“You don’t even have to invent anything to get that thrill. Often it’s just a matter of taking a well-known algorithm and applying it to a new situation,” Andrew said. -fore-seen.

“There are a lot of great teachers out there who can teach algorithms and the thought process of how to apply them – people who can take something that has the potential to be really dry and make it fun and interesting,” said- he declared.

Andrew shared a recent moment of programming joy. It happened when his software-based art project finally started working as planned. “I definitely had this kind of moment when my image processing program LeastAverageImage spit out the ‘planes’ image and it was exactly what I was hoping for,” he said.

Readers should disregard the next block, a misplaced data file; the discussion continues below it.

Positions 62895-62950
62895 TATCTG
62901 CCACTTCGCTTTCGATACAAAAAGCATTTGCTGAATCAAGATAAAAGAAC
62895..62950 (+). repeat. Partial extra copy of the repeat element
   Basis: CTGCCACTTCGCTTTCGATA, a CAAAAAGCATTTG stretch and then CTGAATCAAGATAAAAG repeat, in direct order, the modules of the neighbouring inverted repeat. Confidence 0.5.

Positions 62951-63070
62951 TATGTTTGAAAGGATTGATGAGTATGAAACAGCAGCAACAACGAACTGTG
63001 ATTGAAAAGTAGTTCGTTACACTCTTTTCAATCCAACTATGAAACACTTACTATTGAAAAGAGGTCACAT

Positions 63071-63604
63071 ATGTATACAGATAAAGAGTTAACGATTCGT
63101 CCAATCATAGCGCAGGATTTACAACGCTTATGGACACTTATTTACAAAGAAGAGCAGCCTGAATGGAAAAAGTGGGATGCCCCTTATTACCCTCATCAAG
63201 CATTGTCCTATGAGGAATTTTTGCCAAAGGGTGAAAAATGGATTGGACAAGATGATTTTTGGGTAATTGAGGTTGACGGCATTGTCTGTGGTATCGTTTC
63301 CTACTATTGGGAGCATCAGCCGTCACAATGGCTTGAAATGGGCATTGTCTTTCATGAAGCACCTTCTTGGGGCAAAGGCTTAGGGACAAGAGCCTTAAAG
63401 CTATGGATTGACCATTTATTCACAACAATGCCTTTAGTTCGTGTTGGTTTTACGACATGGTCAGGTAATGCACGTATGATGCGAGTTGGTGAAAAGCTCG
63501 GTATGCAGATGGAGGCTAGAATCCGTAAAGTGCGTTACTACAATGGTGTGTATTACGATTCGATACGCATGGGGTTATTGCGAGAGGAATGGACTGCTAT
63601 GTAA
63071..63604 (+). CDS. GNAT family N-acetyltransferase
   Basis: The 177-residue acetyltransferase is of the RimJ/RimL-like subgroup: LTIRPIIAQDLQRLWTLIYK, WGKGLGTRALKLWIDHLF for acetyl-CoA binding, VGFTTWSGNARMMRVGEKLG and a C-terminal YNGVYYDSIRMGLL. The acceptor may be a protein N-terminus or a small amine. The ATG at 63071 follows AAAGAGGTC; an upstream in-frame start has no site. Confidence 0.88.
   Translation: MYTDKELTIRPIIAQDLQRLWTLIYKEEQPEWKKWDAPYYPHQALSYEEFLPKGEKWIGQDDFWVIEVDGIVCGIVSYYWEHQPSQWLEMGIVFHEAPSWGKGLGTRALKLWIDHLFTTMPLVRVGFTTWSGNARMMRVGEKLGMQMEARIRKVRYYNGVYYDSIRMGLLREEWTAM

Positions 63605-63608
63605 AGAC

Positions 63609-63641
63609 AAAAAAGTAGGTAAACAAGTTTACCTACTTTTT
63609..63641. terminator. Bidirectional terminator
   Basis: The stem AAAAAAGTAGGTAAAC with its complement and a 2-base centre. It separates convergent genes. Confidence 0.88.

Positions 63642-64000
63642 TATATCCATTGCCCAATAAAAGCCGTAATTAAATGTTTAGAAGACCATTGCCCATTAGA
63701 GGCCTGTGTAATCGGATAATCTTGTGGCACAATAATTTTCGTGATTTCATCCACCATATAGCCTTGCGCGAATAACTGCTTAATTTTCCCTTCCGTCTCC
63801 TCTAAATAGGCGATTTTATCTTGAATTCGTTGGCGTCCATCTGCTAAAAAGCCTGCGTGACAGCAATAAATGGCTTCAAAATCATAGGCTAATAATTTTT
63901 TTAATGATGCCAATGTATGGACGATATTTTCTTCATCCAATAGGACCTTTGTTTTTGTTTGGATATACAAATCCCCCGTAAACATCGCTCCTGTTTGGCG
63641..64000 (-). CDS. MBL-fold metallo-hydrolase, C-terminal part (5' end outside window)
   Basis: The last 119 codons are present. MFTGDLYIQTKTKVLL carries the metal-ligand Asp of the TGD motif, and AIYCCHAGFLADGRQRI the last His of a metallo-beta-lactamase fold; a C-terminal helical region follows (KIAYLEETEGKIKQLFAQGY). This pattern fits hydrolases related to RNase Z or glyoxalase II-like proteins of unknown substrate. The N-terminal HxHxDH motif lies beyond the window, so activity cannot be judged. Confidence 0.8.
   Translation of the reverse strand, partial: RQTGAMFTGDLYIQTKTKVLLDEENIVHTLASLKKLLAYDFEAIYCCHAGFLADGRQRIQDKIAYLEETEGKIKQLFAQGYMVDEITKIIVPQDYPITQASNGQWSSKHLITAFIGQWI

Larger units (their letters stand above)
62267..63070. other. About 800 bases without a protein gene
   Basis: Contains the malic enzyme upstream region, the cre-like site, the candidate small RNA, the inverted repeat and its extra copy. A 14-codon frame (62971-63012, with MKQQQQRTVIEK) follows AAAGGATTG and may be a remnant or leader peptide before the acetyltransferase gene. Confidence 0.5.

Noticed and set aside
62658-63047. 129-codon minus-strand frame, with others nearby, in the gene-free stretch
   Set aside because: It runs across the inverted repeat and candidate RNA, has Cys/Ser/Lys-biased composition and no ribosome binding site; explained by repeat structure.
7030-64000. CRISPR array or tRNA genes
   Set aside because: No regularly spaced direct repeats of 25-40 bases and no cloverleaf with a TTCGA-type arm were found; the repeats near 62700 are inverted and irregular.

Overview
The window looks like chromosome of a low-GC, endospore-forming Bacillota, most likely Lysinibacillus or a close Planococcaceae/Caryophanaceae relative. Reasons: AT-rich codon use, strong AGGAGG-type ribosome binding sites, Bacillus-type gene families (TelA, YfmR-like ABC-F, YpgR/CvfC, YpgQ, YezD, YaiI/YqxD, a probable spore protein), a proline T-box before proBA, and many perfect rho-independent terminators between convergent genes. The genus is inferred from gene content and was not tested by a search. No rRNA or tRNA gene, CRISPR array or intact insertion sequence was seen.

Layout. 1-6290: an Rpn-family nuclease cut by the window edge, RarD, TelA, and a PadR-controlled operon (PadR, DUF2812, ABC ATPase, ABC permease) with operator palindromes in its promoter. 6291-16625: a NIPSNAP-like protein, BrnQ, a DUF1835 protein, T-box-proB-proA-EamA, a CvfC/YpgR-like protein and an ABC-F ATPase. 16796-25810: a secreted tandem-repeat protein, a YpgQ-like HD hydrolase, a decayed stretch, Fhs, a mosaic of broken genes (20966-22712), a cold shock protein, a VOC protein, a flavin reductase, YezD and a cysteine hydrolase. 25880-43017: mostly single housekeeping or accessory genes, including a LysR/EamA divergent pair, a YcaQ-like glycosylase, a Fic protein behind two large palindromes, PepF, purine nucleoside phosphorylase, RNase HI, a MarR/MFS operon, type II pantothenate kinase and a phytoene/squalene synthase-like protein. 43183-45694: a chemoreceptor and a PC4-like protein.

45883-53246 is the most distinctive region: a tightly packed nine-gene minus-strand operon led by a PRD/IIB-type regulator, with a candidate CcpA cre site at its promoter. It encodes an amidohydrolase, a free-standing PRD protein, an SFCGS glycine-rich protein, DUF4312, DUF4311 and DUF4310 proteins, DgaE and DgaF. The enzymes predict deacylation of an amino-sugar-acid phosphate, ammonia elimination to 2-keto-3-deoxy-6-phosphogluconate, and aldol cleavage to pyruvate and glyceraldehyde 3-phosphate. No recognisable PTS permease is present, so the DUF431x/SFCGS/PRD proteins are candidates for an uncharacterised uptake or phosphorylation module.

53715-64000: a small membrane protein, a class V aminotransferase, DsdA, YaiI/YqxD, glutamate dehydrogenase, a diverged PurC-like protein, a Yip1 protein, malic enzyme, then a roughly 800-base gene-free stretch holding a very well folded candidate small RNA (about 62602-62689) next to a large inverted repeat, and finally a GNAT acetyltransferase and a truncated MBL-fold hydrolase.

“But I had a similar feeling when a program I intended to reduce photos to the only colors available on a Lite Brite completely failed but rendered a ‘running paint’ effect much cooler than anything I intended to do,” he told Bored Panda. “That program isn’t called LiteBriteColors now; it’s called The ErrorSpreader,” he added.

However, like in most professions, big breakthroughs and adrenaline rushes don’t happen all the time. Usually things are more mundane, the happiness you get from your work is calmer, simpler.

“Those ‘eureka’ moments don’t happen every day, but the everyday fun of programming is debugging. I know that sounds crazy because if you’re debugging, it usually means the code you’ve written doesn’t work. But everyone I work with feels the same. The more confusing and strange the behavior of the program, the more fun it is to unravel the mystery, find the cause and solve it. It’s like a puzzle.

Andrew shared with us a witty conversation between a teacher and a student that he overheard during a graduate course he took.

“Teacher: Since we don’t care about language specifics, I’m going to write the example in pseudocode.

Student: Pseudo-code… isn’t that the puzzle with numbers on a grid?

Teacher: No, it’s Sudoku.”